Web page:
Each day the Moon moves east in its orbit. The day after the new Moon, the Sun rises again at 6 am as the terminator is crossed. But the Moon is “ahead” of the Sun, so the observer must rotate farther around to the day side before it appears to rise in the east. The waxing crescent (a backwards C) rises about 50 minutes after sunrise. The Sun again sets at 6 pm, and the Moon sets at about 6:50 pm.

The next day, the Moon has moved east some more and rises another 50 minutes later: at about 7:40 am. It sets at about 7:40 pm.

About a week after new Moon, the crescent has grown to the first quarter, showing the eastern half of the near side. The first quarter Moon rises around 9 am, is overhead at 6 pm, and sets about 9 pm.

The Moon continues moving in its orbit, rising 50 minutes later each day, and shifting the times it rises, is overhead, and sets by 50 minutes. After two weeks, the Moon is full and halfway through its orbit. So instead of rising at sunrise with the Sun, the full Moon rises at sunset, is overhead at midnight, and sets at 6 am.

Three weeks after new Moon, the Moon is in last quarter phase, with only the western side of the near side showing. It rises at midnight, is overhead at 6 am, and sets at noon. As it moves ever eastward, it turns into the waning crescent “C-shaped” Moon that rises around 3 am, is overhead at 9 am, and sets around 3 pm. This is not the Moon seen out the window when putting a child to bed!

The waning crescent Moon is a C shape (viewed from the northern hemisphere of Earth). It rises about 3 am (in the east), is highest around 9 am (due south), and sets about 3 pm (in the west). This is the only crescent Moon that may appear outside the window in the early morning hours. Note the small dark Crater Grimaldi near the equator. Observers in the southern hemisphere see this image “upside down,” in a backwards C shape. [NASA 2015 Photo]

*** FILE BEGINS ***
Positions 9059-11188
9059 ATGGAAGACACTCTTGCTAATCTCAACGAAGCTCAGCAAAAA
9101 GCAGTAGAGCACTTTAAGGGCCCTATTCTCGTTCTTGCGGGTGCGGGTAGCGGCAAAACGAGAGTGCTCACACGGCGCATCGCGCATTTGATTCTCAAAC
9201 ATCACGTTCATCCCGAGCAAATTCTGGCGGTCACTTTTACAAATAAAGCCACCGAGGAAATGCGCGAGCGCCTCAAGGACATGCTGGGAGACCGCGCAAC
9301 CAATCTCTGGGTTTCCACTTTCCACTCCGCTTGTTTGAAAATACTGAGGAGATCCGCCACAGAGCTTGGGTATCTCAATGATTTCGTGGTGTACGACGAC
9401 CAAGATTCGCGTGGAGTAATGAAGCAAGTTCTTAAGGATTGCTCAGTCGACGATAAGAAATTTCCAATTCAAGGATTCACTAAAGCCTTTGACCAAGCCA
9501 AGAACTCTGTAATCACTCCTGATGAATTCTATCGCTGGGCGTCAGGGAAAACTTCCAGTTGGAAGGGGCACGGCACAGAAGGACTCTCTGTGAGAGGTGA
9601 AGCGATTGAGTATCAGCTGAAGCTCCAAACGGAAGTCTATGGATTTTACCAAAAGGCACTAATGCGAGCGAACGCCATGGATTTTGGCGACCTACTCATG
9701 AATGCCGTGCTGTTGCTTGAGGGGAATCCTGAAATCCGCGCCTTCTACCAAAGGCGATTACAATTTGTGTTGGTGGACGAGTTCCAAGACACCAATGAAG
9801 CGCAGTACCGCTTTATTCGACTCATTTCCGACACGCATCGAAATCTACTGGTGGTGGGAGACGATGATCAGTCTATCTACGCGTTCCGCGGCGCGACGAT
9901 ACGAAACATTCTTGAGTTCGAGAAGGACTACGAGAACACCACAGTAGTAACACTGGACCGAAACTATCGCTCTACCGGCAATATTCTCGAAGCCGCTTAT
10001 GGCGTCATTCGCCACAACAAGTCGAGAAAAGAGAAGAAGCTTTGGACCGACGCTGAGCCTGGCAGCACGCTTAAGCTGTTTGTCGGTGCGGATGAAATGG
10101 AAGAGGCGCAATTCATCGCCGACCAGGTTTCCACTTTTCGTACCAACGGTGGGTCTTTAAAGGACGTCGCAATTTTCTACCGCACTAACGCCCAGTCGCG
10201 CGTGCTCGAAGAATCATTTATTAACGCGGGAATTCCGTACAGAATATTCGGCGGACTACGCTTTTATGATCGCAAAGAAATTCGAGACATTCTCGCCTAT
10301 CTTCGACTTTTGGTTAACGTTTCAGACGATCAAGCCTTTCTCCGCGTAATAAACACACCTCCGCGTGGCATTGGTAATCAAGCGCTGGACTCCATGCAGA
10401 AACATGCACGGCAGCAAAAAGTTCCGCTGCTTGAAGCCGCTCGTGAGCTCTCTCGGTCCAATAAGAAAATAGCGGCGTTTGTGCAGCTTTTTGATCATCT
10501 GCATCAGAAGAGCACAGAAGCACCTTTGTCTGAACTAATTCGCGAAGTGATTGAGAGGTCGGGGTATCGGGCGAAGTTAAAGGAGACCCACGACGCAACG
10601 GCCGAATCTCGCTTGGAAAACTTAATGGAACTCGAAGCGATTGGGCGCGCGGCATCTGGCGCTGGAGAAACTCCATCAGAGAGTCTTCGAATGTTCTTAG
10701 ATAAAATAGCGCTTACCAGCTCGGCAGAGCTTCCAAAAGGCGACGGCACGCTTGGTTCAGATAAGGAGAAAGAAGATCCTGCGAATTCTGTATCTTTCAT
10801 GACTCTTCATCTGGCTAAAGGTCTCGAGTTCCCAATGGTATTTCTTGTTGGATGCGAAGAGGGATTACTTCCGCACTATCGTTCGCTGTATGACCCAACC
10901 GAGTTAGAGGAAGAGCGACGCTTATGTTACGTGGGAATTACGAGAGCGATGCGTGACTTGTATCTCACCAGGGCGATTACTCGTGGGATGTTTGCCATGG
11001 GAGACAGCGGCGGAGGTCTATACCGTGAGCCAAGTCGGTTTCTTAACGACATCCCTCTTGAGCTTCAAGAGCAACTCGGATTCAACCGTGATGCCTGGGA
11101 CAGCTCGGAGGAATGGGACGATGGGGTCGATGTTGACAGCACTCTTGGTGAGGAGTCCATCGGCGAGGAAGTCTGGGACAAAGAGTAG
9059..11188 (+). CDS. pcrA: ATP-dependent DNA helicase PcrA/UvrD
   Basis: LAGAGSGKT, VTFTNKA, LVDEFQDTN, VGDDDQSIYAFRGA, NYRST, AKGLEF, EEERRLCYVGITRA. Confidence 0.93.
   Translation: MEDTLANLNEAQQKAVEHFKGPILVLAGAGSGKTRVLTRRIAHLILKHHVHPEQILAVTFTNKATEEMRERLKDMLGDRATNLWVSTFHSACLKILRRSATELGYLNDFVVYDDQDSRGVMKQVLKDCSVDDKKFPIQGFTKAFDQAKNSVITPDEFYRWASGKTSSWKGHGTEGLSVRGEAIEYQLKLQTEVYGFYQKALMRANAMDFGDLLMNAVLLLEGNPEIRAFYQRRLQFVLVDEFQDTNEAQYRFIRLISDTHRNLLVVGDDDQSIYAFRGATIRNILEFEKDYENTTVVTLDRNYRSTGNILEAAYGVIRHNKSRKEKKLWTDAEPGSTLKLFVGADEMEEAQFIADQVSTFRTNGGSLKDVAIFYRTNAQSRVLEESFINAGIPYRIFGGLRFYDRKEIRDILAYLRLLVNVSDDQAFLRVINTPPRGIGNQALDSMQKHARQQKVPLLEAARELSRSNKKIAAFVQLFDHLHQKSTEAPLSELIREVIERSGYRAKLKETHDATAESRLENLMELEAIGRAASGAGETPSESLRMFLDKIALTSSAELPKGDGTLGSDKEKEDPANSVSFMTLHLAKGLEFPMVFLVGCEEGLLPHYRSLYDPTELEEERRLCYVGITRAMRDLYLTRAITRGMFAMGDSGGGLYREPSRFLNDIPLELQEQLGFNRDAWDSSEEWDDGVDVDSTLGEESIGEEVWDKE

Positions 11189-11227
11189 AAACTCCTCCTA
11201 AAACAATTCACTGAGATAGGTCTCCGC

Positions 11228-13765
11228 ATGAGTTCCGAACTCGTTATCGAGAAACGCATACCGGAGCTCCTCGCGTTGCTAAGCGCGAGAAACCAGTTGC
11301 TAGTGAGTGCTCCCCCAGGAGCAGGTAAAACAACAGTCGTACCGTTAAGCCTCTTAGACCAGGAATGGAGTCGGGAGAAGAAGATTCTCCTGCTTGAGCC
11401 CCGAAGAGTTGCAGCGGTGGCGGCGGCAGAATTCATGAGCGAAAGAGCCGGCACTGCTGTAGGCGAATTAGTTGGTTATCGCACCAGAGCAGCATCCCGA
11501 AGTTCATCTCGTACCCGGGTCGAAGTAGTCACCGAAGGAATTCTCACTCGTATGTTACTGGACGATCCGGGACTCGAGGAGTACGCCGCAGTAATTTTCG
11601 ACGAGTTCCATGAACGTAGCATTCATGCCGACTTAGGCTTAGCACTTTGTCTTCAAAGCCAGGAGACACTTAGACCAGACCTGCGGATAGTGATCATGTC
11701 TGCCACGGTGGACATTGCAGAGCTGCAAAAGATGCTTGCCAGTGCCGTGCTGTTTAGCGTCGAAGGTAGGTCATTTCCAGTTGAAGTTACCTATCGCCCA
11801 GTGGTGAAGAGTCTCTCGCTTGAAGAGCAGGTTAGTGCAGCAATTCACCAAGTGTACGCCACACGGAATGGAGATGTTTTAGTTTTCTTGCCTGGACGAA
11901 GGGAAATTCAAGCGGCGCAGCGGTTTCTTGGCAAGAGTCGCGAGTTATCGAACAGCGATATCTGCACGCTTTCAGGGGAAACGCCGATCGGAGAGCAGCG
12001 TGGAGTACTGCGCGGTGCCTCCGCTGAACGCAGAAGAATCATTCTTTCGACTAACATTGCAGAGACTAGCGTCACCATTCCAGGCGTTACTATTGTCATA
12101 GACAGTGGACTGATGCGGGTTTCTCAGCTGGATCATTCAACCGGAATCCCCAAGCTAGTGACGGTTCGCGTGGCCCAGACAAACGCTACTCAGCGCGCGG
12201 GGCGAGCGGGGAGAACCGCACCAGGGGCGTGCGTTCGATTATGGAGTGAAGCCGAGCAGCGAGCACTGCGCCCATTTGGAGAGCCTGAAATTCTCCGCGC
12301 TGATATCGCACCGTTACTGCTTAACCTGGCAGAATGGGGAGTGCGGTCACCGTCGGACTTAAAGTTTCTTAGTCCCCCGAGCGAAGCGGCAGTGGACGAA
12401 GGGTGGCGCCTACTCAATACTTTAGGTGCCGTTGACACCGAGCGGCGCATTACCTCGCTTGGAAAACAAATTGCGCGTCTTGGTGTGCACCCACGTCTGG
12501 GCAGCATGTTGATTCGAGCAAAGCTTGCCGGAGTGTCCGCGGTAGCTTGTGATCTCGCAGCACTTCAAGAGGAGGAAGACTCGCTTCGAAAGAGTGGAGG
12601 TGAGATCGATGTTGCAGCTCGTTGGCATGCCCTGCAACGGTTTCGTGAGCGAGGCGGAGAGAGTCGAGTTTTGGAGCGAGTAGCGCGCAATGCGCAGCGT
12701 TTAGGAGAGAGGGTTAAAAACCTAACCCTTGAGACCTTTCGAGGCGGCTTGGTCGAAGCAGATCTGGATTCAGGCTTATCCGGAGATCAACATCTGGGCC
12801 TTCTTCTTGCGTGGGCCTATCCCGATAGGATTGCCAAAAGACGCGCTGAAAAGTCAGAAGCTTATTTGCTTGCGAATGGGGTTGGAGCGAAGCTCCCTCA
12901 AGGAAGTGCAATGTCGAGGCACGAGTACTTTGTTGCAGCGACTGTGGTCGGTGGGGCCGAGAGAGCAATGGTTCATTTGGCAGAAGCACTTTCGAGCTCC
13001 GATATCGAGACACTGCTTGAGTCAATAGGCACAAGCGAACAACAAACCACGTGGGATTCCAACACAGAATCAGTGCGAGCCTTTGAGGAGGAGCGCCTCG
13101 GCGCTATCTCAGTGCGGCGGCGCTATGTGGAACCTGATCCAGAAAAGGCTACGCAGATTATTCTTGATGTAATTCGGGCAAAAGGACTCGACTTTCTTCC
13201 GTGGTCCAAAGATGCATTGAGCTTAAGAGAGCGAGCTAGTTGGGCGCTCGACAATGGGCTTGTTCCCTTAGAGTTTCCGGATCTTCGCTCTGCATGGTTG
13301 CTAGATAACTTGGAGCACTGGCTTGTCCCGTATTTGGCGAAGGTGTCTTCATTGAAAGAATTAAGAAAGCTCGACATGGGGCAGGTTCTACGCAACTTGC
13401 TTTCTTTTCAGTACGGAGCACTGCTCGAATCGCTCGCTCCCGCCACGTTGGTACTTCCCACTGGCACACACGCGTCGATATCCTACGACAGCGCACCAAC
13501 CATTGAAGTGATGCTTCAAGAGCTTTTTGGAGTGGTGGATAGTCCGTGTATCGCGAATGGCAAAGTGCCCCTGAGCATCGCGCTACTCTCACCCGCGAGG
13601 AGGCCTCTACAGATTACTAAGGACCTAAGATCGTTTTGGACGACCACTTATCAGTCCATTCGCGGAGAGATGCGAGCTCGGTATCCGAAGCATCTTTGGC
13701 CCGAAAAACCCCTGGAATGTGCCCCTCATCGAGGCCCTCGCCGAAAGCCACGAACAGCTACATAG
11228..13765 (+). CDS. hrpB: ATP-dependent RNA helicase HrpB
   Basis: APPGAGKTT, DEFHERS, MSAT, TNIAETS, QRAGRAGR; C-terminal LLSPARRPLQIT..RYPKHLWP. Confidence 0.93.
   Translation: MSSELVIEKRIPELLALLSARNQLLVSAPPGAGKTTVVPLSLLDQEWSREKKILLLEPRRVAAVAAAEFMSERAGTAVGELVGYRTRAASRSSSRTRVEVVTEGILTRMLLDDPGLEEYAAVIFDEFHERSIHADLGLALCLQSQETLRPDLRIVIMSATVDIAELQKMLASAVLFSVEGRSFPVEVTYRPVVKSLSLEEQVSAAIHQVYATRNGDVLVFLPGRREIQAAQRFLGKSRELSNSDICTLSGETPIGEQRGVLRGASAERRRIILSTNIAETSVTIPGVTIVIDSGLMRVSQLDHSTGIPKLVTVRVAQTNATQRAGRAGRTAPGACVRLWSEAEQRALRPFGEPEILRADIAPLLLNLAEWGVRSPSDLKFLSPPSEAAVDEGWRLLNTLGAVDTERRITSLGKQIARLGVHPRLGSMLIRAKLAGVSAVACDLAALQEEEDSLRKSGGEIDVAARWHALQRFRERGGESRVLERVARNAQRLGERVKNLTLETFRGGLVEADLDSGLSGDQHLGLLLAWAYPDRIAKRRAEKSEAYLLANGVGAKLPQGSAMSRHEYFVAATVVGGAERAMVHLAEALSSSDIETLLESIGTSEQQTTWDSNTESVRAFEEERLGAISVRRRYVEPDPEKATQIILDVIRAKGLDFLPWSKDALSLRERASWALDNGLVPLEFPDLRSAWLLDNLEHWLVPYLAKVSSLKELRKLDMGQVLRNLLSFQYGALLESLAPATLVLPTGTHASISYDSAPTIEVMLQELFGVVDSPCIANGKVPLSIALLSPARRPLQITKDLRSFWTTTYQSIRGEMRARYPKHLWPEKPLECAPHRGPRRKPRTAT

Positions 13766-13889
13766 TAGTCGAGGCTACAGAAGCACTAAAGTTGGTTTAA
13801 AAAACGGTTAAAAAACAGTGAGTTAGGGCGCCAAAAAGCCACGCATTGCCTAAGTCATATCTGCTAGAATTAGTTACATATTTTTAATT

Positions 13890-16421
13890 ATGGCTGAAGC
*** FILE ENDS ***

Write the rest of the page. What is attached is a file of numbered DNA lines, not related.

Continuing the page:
Next time you read a children’s book with a Moon in the sky, check that the phase and direction of the Moon are correct for the time of day (or night) in the story. If not, let the child know, and then take them outside to see the real Moon for themselves!

Share Space for the Holidays

Give a gift that encourages a child to read and possibly sparks a life-long interest! Many studies show that children’s success in school correlates highly with the number of books in the home. For the younger children (kindergarten to grade 4) on your list, I recommend the pop-up book, To the Moon and Back: my Apollo 11 Adventure that I coauthored with Buzz Aldrin to celebrate the 50th anniversary of the first Moon landing this year. For middle school (and gifted upper elementary) students, I recommend Welcome to Mars which won the Best STEM book award and its new companion, Welcome to the Moon which is available in print or eBook formats.

For high school and college students considering a space career and adults interested in biographies of women and insiders’ stories of the space program, I suggest my memoir, A Passion for Space: the Adventures of a Pioneering Female NASA Flight Controller. To order copies of my books, visit my website Book Orders page which has PayPal/credit card info for autographed books and links to Amazon for discounted copies and eBooks. And Thank You!

Teachers, librarians, and event organizers, please consider me for Author Visits in 2020!

Lumpy Lunar Gravity

Marianne Dyson, September 2019

The Moon’s gravity is lumpy. Areas where mass is concentrated have stronger gravity such as where impacts have compressed the ground. These mass concentrations, called mascons, pull spacecraft forward, back, left, right, and down—making most low lunar orbits unstable.

NASA launched the Gravity Recovery and Interior Laboratory (GRAIL) mission in 2011 to map the location and strength of mascons. GRAIL consisted of twin satellites named Ebb and Flow that were placed in a low lunar orbit of only 34 miles. The distance between the two satellites varied slightly as they flew over areas of greater or lesser gravity caused by masses hidden under mountains and craters.

Large mascons were found underneath all the biggest impact craters on both the near and far sides. (Unlike the Sea of Rains and Serenity (the “eyes” of the Moon), the Sea of Tranquility where Apollo 11 landed didn’t form by impact, has no ring around it, and GRAIL showed no mascon under it. )